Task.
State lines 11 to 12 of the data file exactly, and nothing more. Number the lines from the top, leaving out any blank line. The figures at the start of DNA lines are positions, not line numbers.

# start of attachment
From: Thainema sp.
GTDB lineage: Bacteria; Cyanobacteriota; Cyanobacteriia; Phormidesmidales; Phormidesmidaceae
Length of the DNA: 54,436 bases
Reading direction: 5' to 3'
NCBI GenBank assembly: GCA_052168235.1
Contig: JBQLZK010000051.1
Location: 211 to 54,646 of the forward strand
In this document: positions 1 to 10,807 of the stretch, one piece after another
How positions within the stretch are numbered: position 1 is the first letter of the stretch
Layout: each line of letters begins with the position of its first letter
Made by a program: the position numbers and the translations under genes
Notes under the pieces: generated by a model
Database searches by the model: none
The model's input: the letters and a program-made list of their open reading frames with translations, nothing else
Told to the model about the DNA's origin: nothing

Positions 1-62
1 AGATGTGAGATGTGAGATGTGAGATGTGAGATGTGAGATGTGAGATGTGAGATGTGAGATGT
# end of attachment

Made by a program: the position numbers and the translations under genes
Notes under the pieces: generated by a model